Haptic Shape Processing in Low- and Intermediate-level Visual Areas
Objects examined via touch alone also elicited shape-specific fMRI responses within low- and intermediate-level and visual form processing areas. In our ROI analyses, fMRI responses in primary visual cortex and V4 were highly consistent across observers and there was a gradual reduction in fMRI response with systematic increases in haptic shape repetition. These data suggest that haptic shape processing engages much of the ventral visual system. Our data provide important new evidence in the domain of vision in humans (Vasconcelos et al., 2011) that a primary sensory area that has not been stimulated directly (with relevant sensory input) can represent information about object shape when this information has been acquired from a different sensory modality (Meyer et al., 2010, 2011).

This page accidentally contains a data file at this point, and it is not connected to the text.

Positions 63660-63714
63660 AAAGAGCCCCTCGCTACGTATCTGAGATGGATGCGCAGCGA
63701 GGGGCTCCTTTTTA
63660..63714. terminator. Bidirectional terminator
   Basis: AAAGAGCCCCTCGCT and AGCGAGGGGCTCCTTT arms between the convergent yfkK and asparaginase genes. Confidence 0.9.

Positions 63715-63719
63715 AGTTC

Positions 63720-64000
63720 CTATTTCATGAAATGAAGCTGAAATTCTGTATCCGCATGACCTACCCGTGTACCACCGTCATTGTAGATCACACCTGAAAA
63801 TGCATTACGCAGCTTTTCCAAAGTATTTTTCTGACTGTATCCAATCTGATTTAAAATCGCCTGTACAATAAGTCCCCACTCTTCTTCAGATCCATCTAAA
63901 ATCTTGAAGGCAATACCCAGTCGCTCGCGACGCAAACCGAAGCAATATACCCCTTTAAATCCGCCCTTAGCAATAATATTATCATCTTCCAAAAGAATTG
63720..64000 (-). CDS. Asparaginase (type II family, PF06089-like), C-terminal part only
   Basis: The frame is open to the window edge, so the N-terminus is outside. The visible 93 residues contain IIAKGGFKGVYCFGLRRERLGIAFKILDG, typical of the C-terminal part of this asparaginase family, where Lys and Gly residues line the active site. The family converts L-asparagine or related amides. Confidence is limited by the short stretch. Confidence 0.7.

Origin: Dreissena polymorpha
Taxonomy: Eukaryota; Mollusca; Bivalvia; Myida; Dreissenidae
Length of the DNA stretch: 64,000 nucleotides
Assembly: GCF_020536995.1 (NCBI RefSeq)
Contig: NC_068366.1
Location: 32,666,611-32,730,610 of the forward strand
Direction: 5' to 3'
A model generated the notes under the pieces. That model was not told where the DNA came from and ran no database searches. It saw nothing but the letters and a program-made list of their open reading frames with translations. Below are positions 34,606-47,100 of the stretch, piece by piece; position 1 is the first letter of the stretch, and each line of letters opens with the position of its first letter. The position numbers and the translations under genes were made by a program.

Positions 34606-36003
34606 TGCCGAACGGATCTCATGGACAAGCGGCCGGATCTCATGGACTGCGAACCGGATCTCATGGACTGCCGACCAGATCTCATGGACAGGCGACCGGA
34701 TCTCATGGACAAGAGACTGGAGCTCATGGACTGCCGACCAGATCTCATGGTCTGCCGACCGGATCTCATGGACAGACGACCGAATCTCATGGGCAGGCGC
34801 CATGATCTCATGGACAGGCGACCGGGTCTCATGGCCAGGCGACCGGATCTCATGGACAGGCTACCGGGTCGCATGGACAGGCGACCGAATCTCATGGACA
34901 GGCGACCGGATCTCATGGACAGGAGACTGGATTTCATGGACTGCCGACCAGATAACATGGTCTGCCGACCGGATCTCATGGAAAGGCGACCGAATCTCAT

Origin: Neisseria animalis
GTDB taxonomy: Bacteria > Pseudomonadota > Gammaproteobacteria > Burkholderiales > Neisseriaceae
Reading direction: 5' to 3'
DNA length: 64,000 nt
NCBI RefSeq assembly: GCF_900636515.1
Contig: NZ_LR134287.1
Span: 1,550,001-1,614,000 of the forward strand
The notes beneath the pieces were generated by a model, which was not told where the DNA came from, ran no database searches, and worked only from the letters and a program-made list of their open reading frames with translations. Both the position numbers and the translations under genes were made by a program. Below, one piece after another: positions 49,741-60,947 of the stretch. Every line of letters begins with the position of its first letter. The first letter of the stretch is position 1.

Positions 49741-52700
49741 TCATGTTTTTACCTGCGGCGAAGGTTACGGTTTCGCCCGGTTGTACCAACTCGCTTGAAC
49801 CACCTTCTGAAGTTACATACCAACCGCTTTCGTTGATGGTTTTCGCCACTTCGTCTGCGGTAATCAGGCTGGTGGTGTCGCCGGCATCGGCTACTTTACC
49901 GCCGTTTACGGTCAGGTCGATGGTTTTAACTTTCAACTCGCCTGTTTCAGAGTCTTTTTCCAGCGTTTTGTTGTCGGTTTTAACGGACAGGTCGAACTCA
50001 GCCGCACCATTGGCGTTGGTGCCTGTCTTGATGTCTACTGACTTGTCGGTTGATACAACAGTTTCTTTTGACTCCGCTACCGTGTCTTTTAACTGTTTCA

The observed calcarine response to tactile form in our study concurs with previous reports of calcarine activation in tasks requiring the discrimination of tactile surfaces (Merabet et al., 2007; Burton et al., 2006; Weisser et al., 2005). Here we extend these findings in several important respects. First, previous studies have found a nonspecific response of primary visual cortex to tactile stimulation (i.e., letter [Weisser et al., 2005] or texture [Merabet et al., 2007; Burton et al., 2006] vs. baseline), whereas we used a sensitive repetition design to reveal a stimulus-specific response to tactile form in primary visual cortex—one that was modulated parametrically by changes in object shape. In addition, whereas previous studies have reported primary visual cortex activation in early blind individuals (Burton et al., 2006; Buchel et al., 1998; Sadato et al., 1996, 1998) or in healthy observers following visual deprivation (i.e., 2 hr of blindfolding; Weisser et al., 2005), we observed shape-specific responses in primary visual cortex in healthy observers who were not deprived of visual input, either before or during the haptic task.